The long term goal of our collaborative effort is to bring precision medicine to the practice of veterinary oncology, using the wealth of genomic data gathered in human cancers as a roadmap. We pioneered the concept of precision medicine in a common but deadly canine tumor, hemangiosarcoma (HSA), whose equivalent in human is angiosarcoma (AS), a rare yet highly fatal disease. We performed whole exome sequencing to investigate the mutation landscape of HSA and identified candidate driver mutations and therapeutic targets (Wang G, etc, 2017). Based on findings from exome sequencing and genomics data on homologous human disease (AS), I developed an amplicon-based targeted resequencing panel, HSA-panel, which allows genotyping of canine HSA at high coverage, high specificity and sensitivity and yet cost-effective. Together, the discovery sequencing and targeted panel sequencing identified candidate driver mutations in more than 90% patients’ samples, suggesting high diagnostic utility (Wang G, etc, unpublished). More importantly, the two most common driver mutations, present in more than 75% of HSA cases (Wang G, etc, unpublished), are great therapeutic targets suitable for pharmacological intervention, with specific inhibitors already in clinical use in humans. These findings offer us opportunities to perform clinical trials of targeted therapies in canine hemangiosarcoma, which may lead to novel and effective treatment options for canine disease, as well as to inform trial design for similar human disease. Our study in hemangiosarcoma serves as proof-of-concept to enable precision medicine in other canine cancers. To this end, I constructed a capture-based comprehensive canine cancer panel, which detects a wide range of mutations in 282 genes known to drive cancer development and covers a total target region of 1.4 mb in canine genome. Our goal is to identify driver mutations and clinically actionable biomarkers in all common canine cancers, to arm veterinary clinicians with better prognostic information, target therapeutic options, and markers to predict treatment response, ultimately enabling precision medicine in canine oncology.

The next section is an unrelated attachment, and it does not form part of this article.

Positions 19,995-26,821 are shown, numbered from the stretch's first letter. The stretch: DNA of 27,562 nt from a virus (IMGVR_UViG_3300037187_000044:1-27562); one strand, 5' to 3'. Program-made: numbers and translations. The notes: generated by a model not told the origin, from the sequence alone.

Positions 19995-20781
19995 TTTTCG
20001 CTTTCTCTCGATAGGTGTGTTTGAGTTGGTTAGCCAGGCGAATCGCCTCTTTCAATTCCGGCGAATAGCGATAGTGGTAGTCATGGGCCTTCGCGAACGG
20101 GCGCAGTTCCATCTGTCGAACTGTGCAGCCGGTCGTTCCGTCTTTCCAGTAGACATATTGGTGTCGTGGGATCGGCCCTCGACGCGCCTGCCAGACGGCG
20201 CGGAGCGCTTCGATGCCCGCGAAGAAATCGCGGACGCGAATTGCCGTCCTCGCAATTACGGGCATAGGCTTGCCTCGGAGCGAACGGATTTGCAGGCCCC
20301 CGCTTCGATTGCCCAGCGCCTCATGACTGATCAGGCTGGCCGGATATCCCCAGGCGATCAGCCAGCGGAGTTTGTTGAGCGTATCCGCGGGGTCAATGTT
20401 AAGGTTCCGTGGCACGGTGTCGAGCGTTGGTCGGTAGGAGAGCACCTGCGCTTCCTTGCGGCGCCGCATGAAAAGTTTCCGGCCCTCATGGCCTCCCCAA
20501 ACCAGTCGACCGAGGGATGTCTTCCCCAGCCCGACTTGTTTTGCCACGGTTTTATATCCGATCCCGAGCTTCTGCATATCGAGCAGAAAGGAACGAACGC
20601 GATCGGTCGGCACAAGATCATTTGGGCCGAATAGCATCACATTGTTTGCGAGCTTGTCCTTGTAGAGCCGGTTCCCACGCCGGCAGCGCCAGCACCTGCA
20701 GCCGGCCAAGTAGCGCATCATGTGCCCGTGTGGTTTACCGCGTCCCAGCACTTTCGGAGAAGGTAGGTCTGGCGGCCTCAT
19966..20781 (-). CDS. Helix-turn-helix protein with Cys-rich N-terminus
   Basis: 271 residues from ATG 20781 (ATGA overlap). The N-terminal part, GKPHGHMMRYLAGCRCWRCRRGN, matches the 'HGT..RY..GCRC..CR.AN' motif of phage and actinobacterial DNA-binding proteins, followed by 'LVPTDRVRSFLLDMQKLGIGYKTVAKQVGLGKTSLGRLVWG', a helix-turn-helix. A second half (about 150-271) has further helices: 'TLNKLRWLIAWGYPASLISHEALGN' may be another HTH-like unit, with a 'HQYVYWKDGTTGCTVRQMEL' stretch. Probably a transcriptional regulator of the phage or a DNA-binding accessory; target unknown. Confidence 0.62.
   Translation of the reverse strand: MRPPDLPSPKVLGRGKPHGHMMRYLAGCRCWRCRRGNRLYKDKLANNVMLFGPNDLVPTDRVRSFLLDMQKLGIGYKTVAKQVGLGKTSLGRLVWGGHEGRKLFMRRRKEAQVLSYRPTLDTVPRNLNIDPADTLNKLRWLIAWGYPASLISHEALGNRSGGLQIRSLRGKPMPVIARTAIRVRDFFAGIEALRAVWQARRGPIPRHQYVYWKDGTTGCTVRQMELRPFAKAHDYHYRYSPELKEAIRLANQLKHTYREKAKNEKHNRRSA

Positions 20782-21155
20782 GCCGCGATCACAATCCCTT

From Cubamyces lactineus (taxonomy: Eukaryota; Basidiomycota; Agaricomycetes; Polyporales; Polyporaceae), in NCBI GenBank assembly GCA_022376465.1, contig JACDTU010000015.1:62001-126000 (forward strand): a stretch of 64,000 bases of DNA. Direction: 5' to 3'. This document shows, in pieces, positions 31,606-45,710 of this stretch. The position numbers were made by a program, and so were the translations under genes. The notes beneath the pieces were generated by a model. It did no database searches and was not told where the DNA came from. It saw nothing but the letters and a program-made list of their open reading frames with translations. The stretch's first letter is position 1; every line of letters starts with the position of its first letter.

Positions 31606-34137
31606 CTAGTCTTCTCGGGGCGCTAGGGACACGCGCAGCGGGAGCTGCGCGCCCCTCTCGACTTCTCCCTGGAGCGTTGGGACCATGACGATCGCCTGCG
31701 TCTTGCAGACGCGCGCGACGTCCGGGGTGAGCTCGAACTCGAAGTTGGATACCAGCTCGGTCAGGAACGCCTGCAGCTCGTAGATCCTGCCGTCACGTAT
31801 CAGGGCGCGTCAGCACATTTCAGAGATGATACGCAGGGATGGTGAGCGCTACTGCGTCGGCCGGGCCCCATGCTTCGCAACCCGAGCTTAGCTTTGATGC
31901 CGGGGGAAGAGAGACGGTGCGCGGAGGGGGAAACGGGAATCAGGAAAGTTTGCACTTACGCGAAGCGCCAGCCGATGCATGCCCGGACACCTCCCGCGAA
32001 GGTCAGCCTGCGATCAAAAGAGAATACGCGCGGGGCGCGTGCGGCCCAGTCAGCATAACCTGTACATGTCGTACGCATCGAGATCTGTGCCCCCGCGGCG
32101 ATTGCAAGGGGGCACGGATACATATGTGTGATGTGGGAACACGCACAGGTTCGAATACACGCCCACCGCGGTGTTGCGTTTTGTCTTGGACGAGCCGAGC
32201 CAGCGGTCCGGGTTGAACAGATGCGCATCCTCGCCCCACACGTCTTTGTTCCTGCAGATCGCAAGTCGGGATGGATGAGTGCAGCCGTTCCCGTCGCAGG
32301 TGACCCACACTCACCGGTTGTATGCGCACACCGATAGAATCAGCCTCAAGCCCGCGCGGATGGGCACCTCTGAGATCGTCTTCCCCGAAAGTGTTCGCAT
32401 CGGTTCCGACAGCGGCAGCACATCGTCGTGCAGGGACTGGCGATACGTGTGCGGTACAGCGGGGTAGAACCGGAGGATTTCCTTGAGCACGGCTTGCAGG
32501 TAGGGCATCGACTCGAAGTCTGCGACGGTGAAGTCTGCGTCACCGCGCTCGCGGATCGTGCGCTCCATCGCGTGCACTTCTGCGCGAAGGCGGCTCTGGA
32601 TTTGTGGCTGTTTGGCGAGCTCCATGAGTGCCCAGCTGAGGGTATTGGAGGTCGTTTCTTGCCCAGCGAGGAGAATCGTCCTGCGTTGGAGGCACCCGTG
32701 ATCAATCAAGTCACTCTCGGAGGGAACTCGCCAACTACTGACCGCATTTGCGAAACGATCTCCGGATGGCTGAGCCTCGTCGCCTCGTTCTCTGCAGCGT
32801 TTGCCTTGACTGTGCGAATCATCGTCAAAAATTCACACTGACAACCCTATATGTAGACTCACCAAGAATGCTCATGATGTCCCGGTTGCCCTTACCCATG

The second part of this presentation will cover:
Somatic mutations accumulate in cells during normal aging. While most mutations are neutral, other mutations provide an advantage that can favor cell growth under certain conditions. In the blood, such non-neutral mutations drive clonal hematopoiesis (CH) in which many or most blood cells carry a common mutation that is detectable by next-generation sequencing. CH increases in prevalence as people age and is largely asymptomatic. However, data suggest that CH can be pro-inflammatory and thus may drive or catalyze a number of age-related disease processes - especially cardiovascular disease and hematologic cancers. Thus, the delineation of CH mutation patterns that predict disease risk has the potential to enable early detection and improvements in disease intervention. We describe CH mutation patterns that inform the risk and timing of acute myeloid leukemia (AML) as many as 17 years prior to diagnosis as well as the development of a new CH detection platform.
1. You will learn about the mutation landscape of a common yet deadly canine tumor, hemangiosarcoma, through whole exome sequencing and targeted panel resequencing
2. You will learn about the identified candidate driver mutations and therapeutic targets in over 75% of cases